Monday, August 12, 2013

cinema obscura: Martin Ritt's "Five Branded Women" (1960)

Silvana Mangano (far left) and fellow prisoners Jeanne Moreau, Vera Miles, Carla Gravina and Barbara Bel Geddes face off with Nazi Richard Basehart in Ritt's "Five Branded Women" (1960)
In 1960, Martin Ritt joined forces with super producer Dino DeLaurentiis for a most provocative war-time drama, abetted by five talented, diverse actresses who, in tandem, bring an international flair - and constrasting acting styles - to "Five Branded Women." For the resourceful DVD addict, Ritt's film would make a fine double-bill with John Ford's similar "7 Women" (1966).

Silvana Mangano, Jeanne Moreau, Vera Miles, Carla Gravina and Barbara Bel Geddes - all cast as Yugoslavians - are the titular women, ostracized by their country's Partisans for having had sexual relations with a Nazi officer, initially played with an all-American swagger by Steve Forrest.

As further punishment for their shared transgression, each one is branded by having her hair shaved - a symbol of their shame. Hence, the title. (The film's working title was "Jovanka and the Others" - Jovanka being the Mangano character.) Forrest's Nazi doesn't exactly get off easy: He's castrated by the Partisans and few scenes are as bluntly memorably as the moment when Forrest shouts from a window, "I am no longer a man!"

The film then follows the women, unknown to each other and suspicious of each other, as they reluctantly band together for the sake of survival - stealing food, dodging rapists and picking up guns and fighting.

The script by Ivo Perilli (with uncredited help by Michael Wilson and Paul Jarrico) is based on the novel, "Jovanka e le altre," by Ugo Pirro and takes time out for some quiet introspective moments as each woman shares what she hoped to gain from her relationship with Forrest. One of the women turns out to be pregnant; another attempts suicide.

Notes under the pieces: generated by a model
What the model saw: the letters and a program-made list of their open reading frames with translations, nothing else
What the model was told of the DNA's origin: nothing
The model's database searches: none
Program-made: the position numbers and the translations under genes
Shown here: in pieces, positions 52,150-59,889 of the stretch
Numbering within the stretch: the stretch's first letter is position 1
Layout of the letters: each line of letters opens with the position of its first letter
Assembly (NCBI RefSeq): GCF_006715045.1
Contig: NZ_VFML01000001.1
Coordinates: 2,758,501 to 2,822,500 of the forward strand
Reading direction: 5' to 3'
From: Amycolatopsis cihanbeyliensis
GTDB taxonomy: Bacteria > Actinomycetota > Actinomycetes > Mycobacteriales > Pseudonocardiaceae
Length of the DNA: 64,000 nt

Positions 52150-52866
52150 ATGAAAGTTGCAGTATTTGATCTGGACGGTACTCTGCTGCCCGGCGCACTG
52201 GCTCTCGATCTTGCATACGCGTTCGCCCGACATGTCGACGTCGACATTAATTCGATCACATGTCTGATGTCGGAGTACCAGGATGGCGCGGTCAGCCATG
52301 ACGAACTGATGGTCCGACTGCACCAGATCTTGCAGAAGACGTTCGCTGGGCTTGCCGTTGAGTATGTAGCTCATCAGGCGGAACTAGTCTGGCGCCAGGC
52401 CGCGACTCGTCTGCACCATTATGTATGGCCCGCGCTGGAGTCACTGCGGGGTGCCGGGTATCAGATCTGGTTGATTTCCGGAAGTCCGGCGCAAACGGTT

And she never even slept with Forrest.

"Five Branded Women," directed by Ritt with his usual fluidity and political conscienceness, is grim and yet it's a startling testament to human resilience - and an examination of the torments of guilt and separation.

Its fine supporting cast includes Van Heflin, Harry Guardino and Richard Basehart as another Nazi. Its harshly atmospheric black-&-white cinematography is by Fellini favorite, the great Giuseppe Rotunno, who also did "All That Jazz" and "Carnal Knowledge." It looks very European.

Now ... where's the DVD?

Note in Passing: If Vera Miles hairline always looked suspicious to you in Alfred Hitchcock's "Psycho" (1960), it's because she had to wear a wig throughout the production. Miles had made Ritt's film immediately prior to "Psycho" and her hair was still crew-cut length, requiring a wig.


Nicolas said...

Holy cow! With a cast like that I can't imagine why this isn't out on DVD. What studio has it?

joe baltake said...

It was a Paramount release. So it should be in the library of Paramount Home Entertainment.

Daryl Chin said...

This movie used to show up (a lot) on TV in the late 1960s. But though the movie was released by Paramount, it was produced by Dino De Laurentiis, and therein lies the problem: De Laurentiis has been sitting on any number of films which he produced (and which he owns the rights). Another film is THIS ANGRY AGE, a.k.a., THE SEA WALL, a.k.a. BARRAGE CONTRE LA PACIFIQUE. Where is it?

Martin Ritt's movies were frequently underrated, even though many of his early movies (THE LONG HOT SUMMER, in particular) were big hits. Another underrated movie from the early 1960s is PARIS BLUES, which has great atmosphere and cinematography and on-location Paris shooting, and fine performances, especially from Sidney Poitier and Diahann Carroll. But it came at the end of the beatnik-jazz movie cycle and most critics at the time dismissed it as cliched and tired. (I think it's actually a lot more savvy about race than any other movie with the exception of Cassavetes's SHADOWS.)

joe baltake said...

I agree with Daryl. Too many of Ritt's films have been underrated.

jan said...

Good but long forgotten film